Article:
Guess at slowing of Earth spin

Discussion in 'Physics & Math' started by Billy T, Mar 11, 2006.

?

How big is "SLIGHTLY" (in first post of Billy T if not here)

Poll closed Mar 25, 2006.
  1. Less than 1.0E-4Meters

    58.8%
  2. Less than 1.0E-2Meters

    5.9%
  3. Less than 1Meter

    17.6%
  4. Less than 100Meters

    5.9%
  5. Less than 1000Meters

    0 vote(s)
    0.0%
  6. More than 1000Meters

    11.8%
  1. CANGAS Registered Senior Member

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    1,612
    To depart from science and indulge in beloved science fiction; the famous JOLT that the Enterprise so often enjoyed on our tv screens would be much more so if it could catch as good as Yogi Berra did.
     
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  3. Tortise Registered Senior Member

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    I agree with Pete. I think it might be easier to believe that if teleportation were possible, it would be done in a way that would concerve our known laws, including concervation of angular momentum.
     
    Last edited: Mar 26, 2006
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  5. CANGAS Registered Senior Member

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    Toretise:

    You do not believe in the Prime Directive of godunkems; anything is possible if postulated?

    Besides, as Pete pointedly pointed out, the Enterprise could conserve momentum by catching a good jolt.

    However, the point of the posts is not how teleportation might hypothetically function, but, rather, to rigorously examine the conservation of the main part of of the Earth's angular momentum if a very, very small part of it were "magically" removed.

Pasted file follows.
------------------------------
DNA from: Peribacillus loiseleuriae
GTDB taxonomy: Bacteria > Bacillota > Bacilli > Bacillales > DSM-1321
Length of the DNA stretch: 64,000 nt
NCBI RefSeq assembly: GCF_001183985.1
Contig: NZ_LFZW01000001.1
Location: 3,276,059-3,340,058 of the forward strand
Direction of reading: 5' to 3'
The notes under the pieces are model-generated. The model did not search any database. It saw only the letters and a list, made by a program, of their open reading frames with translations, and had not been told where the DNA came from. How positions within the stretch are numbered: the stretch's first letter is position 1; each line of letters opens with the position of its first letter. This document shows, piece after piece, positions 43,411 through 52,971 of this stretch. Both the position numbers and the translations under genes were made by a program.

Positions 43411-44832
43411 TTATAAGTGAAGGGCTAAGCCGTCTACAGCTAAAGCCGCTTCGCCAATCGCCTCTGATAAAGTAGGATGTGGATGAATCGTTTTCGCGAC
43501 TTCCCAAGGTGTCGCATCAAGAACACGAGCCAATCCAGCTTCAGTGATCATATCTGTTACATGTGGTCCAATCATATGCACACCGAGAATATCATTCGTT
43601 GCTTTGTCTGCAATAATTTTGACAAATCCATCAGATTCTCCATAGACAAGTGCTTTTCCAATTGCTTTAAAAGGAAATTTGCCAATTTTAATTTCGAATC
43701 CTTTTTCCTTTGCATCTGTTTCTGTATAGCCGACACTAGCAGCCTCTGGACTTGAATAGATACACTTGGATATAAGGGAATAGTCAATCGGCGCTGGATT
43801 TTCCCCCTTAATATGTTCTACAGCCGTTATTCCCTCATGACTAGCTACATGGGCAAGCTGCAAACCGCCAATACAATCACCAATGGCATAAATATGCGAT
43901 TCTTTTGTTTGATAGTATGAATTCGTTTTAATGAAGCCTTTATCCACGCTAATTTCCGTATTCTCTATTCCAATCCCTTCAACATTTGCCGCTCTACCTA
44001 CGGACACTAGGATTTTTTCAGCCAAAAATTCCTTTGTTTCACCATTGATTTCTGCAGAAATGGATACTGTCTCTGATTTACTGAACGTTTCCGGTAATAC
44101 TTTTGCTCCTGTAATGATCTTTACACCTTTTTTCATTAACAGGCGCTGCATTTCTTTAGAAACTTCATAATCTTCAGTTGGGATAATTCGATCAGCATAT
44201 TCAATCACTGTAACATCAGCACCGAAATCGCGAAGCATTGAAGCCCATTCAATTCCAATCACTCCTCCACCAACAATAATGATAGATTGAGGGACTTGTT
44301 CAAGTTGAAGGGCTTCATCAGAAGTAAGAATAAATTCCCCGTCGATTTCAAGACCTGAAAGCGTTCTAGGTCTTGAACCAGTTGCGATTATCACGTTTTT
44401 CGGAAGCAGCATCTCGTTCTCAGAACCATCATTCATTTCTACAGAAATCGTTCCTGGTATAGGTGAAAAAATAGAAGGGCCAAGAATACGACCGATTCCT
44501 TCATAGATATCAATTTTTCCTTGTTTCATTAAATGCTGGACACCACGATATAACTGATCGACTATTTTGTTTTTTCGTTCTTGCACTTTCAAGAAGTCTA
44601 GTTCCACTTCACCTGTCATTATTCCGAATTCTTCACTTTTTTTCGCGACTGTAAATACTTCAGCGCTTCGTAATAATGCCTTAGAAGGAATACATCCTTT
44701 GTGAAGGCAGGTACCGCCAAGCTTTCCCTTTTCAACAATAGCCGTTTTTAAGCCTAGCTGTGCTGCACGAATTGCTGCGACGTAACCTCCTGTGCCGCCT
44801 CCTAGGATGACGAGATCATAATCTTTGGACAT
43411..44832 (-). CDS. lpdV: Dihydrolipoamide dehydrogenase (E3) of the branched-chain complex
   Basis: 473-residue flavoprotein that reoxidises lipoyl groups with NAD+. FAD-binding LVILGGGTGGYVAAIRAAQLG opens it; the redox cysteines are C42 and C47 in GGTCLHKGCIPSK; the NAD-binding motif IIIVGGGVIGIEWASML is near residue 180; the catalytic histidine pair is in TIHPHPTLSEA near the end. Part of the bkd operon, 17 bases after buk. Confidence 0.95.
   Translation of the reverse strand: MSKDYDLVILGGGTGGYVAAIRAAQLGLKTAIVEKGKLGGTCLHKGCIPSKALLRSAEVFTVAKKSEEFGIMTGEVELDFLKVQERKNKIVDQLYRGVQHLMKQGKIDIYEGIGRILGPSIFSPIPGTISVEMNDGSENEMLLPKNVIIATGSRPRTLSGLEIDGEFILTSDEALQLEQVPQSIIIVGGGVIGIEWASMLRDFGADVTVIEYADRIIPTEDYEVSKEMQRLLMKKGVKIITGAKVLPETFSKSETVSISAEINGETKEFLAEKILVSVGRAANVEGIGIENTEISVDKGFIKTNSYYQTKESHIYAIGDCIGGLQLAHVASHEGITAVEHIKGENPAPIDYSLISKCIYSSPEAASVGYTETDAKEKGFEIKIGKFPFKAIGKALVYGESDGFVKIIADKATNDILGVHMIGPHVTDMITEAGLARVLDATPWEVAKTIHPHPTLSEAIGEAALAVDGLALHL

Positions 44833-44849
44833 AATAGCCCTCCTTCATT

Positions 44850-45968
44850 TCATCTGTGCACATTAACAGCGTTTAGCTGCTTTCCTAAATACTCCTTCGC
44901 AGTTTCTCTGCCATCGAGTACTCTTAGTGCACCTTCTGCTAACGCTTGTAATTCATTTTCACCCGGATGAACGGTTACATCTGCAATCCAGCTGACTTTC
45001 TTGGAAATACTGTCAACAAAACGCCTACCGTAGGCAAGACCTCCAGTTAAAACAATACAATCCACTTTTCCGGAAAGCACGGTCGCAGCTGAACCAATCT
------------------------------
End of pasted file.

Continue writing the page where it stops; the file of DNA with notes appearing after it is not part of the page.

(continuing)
Last edited: Mar 26, 2006
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  7. Tortise Registered Senior Member

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    I was agreeing with him and just making a comment.
     
  8. CANGAS Registered Senior Member

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    Live long and prosper.
     
  9. Pete It's not rocket surgery Moderator

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    Long life and prosperity.
     
  10. Tortise Registered Senior Member

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    Live long and prosperkinesis
     
  11. D H Some other guy Valued Senior Member

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    2,257
    It seems to me that at least one of the conservation and/or laws of thermodynamics would have to be thrown out with teleportation. The teleportee is deep in a gravity well. Teleporting from the surface of the Earth to geosynchronous orbit represents a big increase in potential energy. Conserving energy would require a change in kinetic energy or temperature. A kinetic energy change would violate conservation of linear and/or angular momentum. A temperature change would (I think) violate one or more of the laws of thermodynamics.
     
  12. DaleSpam TANSTAAFL Registered Senior Member

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    The change in potential energy could be supplied by the energy required to do the teleportation even using "perfectly efficient" teleportation equipment.

    Hmm, maybe the Klingons could power their own ships by teleporting bombs down the gravity well and capturing the energy with such equipment.

    -Dale
     
  13. DaleSpam TANSTAAFL Registered Senior Member

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    D_H, BillyT

    Sorry about my short replies yesterday, I didn't have enough time to give a detailed response to your points. I think the best way to explain the various variables is to describe my thought process in a little more depth.